verb (used with object), sur·prised, sur·pris·ing.
- surplus value,
- surprise party,
- surprise symphony,
- to come upon unawares.
- to astonish; amaze: The amount of the donation took us completely by surprise.
Origin of surprise
Examples from the Web for unsurprised
Color me unsurprised; I never got the Groupon business model.
It was a woman's voice, pleasant, unsurprised, perfectly modulated.Elusive Isabel|Jacques Futrelle
Marianson's neighbors closed around her, unsurprised at her late arrival, filled only with the general calamity.Marianson|Mary Hartwell Catherwood
She was unsurprised but she flushed under his hungry eyes, and the little cross throbbed at her throat.The Trail of the Lonesome Pine|John Fox, Jr.
- to come upon suddenly and without warning
- to capture unexpectedly or catch unprepared
- to astonish; amaze
Word Origin for surprise
late 14c., "unexpected attack or capture," from Middle French surprise "a taking unawares," from noun use of past participle of Old French surprendre "to overtake," from sur- "over" (see sur-) + prendre "to take," from Latin prendere, contracted from prehendere "to grasp, seize" (see prehensile). Meaning "something unexpected" first recorded 1590s, that of "feeling caused by something unexpected" is c.1600. Meaning "fancy dish" is attested from 1708.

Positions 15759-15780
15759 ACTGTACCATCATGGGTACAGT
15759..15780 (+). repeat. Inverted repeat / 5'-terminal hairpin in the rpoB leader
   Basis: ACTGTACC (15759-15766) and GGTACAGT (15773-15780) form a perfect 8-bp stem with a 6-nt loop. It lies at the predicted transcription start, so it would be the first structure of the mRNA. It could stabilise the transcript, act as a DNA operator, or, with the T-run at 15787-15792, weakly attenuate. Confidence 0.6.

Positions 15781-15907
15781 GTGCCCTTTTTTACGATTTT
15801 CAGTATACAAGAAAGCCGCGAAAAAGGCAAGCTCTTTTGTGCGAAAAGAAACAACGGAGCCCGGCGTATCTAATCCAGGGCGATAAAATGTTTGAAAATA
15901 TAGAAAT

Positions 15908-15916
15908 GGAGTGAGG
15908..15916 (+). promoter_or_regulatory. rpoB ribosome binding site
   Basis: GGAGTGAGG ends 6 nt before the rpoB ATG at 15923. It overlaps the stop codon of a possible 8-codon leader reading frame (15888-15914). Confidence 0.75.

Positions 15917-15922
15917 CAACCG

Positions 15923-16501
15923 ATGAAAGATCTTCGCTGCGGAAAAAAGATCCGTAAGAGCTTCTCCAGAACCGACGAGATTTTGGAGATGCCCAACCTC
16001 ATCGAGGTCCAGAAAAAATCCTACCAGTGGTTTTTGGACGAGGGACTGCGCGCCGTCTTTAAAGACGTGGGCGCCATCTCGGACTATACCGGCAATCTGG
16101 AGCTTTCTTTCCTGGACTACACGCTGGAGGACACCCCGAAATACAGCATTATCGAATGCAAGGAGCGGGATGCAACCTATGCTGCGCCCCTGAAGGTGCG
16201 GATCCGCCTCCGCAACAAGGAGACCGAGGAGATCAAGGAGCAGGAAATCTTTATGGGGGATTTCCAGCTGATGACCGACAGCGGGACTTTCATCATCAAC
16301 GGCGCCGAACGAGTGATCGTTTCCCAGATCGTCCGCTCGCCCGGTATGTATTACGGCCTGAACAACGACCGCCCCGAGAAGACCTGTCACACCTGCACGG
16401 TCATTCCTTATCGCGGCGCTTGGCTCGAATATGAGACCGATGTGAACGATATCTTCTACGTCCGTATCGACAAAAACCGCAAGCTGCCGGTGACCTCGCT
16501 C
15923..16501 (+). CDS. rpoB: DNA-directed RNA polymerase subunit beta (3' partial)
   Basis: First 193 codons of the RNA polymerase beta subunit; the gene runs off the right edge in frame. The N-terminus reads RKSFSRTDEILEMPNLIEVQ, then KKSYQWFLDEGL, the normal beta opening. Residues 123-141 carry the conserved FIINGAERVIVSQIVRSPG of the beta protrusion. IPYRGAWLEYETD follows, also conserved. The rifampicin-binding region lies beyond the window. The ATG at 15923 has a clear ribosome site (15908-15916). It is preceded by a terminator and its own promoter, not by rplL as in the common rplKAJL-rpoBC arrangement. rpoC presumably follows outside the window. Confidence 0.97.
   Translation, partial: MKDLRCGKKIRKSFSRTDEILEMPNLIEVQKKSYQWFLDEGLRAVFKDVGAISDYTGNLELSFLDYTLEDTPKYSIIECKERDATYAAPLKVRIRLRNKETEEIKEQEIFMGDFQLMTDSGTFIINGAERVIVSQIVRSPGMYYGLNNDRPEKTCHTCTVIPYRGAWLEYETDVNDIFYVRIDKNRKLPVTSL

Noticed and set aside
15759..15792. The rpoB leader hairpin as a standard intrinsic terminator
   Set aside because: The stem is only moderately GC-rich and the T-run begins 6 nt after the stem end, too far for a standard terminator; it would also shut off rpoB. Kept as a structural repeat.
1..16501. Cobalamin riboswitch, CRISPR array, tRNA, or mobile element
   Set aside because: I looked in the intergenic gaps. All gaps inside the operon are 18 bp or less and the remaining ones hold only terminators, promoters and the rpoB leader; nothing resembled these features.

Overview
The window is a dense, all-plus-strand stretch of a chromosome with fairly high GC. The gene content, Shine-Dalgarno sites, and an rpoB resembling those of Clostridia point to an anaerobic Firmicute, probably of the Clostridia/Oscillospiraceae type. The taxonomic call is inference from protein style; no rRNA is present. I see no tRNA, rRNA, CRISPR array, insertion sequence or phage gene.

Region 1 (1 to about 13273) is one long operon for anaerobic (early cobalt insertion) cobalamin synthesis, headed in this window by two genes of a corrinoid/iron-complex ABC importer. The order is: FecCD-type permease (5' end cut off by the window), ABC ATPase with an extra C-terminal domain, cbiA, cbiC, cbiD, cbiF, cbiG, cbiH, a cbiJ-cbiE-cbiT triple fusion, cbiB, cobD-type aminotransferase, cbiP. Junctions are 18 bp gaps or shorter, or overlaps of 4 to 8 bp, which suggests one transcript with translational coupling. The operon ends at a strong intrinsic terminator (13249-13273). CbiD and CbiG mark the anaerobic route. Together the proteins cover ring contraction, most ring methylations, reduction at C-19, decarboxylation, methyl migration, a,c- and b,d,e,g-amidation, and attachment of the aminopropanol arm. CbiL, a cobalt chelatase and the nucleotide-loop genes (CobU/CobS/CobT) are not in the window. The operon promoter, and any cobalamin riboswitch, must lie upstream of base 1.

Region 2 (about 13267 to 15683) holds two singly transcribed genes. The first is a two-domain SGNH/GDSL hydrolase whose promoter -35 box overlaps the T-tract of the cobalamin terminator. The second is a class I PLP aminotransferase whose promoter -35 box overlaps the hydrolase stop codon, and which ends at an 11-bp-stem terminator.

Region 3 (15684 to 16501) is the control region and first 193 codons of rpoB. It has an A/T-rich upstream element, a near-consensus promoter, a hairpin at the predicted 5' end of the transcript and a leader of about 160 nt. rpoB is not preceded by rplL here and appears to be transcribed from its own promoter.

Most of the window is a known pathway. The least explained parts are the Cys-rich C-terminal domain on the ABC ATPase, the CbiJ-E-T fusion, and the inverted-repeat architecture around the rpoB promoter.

A Surprize is ... a dish ... which promising little from its first appearance, when open abounds with all sorts of variety. [W. King, "Cookery," 1708]
Surprise party originally was a military detachment (1841); festive sense is attested from 1858.
see take by surprise.